A Domain-Specific Architecture for Deep Neural Networks | September 2018 | Communications of the ACM

Moore’s Law is dead. Let’s not mince words.

DRAM chips introduced in 2014 contained eight billion transistors. Chips with 16-billion will not be mass produced until 2019. At the very least, the growth exponent has flattened.

Meanwhile, the company associated with Moore, Intel, is struggling to stay relevant with its CISC architecture. The RISC-based ARM architecture used by Apple in the iPad line is approaching the performance of Intel, while using significantly less power.

The lesser-known Dennard Scaling law is also dead. Power utilization is scaling more linearly with the number of circuits.

What this means, in practice, is new computing nodes based on traditional architectures will require more power to feed smaller advances in performance. Consumers haven been aware of this trend already, but it will only get worse until new architectures achieve mainstream status. And then advances will depend a lot more on what you are planning to do with it.

We are already at the early edge of this. Or not. Gamers have long been aware of the benefits of graphical processing units (GPUs) for improve gaming performance and would pay dearly for those benefits. GPUs exploit parallelism in matrix calculations (see linear mathematics) to significantly improve performance in specific domains (I.e. gaming) while leaving other forms of computation untouched. Few other desktop computing applications exploit GPUs capabilities.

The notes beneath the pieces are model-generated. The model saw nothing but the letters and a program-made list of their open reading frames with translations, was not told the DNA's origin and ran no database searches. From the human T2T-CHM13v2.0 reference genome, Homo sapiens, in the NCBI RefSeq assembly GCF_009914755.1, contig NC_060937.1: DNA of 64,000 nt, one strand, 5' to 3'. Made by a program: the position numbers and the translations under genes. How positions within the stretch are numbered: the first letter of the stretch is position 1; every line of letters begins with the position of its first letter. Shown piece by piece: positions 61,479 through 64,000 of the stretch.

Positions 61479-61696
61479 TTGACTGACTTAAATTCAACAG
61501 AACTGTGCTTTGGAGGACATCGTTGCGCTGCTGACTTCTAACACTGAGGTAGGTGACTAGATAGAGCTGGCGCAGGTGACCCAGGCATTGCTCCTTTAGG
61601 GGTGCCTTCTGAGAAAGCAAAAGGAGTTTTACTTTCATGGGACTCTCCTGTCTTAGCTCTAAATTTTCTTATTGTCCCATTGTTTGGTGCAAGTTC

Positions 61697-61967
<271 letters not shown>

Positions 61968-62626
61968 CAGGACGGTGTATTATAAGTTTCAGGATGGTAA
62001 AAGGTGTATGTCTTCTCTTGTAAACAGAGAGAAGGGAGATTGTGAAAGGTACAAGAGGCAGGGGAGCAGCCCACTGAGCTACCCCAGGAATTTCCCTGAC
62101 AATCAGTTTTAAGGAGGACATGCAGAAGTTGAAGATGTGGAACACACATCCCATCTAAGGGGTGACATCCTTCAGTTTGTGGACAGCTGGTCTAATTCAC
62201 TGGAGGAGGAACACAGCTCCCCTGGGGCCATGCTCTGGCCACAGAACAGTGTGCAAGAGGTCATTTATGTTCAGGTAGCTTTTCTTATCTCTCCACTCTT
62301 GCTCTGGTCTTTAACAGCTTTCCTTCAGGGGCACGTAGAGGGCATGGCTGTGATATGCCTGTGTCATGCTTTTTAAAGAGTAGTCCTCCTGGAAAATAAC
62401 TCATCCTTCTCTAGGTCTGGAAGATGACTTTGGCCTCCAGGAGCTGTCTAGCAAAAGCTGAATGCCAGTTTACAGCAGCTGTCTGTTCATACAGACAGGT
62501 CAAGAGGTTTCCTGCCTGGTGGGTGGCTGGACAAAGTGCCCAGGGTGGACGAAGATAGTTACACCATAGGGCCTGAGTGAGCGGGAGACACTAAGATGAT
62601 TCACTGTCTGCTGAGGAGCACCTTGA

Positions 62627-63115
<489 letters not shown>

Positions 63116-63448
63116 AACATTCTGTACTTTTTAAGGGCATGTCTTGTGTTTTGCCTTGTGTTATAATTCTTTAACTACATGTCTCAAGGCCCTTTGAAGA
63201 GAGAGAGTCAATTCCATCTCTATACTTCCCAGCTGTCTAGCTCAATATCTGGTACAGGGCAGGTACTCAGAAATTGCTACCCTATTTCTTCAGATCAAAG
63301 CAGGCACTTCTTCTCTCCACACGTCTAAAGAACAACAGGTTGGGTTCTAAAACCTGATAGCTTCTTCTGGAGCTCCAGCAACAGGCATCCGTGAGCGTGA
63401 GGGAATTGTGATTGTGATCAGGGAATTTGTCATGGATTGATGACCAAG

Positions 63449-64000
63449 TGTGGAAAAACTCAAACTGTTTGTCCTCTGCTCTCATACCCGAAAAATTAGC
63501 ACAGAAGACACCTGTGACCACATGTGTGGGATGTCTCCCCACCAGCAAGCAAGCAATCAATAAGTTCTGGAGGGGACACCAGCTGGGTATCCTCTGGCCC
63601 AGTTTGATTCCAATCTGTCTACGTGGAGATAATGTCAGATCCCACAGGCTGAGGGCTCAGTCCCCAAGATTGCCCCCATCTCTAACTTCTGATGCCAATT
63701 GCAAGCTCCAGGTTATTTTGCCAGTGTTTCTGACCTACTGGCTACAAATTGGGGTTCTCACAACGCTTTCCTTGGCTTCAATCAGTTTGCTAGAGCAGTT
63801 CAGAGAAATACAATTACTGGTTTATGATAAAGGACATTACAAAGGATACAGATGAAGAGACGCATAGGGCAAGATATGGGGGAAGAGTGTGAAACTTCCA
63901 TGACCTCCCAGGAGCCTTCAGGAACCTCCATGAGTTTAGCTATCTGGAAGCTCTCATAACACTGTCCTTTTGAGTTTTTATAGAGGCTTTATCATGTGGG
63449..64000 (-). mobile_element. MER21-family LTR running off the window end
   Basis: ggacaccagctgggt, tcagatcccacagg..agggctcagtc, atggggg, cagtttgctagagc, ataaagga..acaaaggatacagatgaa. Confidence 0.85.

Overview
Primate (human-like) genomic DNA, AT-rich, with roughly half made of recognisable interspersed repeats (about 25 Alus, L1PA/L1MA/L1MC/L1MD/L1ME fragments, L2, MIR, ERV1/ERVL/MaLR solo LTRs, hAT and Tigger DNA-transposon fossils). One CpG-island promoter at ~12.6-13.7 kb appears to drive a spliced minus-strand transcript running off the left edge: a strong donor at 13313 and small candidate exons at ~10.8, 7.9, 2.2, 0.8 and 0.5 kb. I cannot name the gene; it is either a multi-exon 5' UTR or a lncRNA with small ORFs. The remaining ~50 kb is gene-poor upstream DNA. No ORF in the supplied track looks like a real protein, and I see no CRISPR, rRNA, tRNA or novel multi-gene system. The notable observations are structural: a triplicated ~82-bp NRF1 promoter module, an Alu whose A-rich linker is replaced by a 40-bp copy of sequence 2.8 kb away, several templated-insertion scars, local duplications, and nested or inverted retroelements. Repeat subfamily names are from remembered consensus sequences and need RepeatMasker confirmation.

There are a couple popular exceptions:

  • Bitcoin mining

  • Neural network learning

The rise in these applications has been a boon for Nvidia, while the recent declines in the former has dropped the bottom out of their growth projections.

What the death of Moore’s Law and Denning Scaling portends is:

  • Flattening of general purpose processing CPUs.

  • A shift from CISC to RISC CPU architectures. Apple and Microsoft have already shown signs they want to shift their PCs towards ARM-based processors that use less power — this will be pronounced by 2020.

  • Increasing reliance on alternative, domain-specific computation architectures that excel in specific areas.

Other buzzwords include:

  • Field Programmable Gate Arrays (FPGAs)

  • Custom ASICs

  • Tensor Processing Unit (TPU)

  • Neuromorphic computing

Most of these concepts are not new, but all are becoming newly relevant.

I have to admit I find the literature on computing architecture to be tedious and dull. I stopped following advances in Intel chips a long time ago. However, if computing architecture is your thing, it is a great time to be alive.

A Domain-Specific Architecture for Deep Neural Networks | September 2018 | Communications of the ACM
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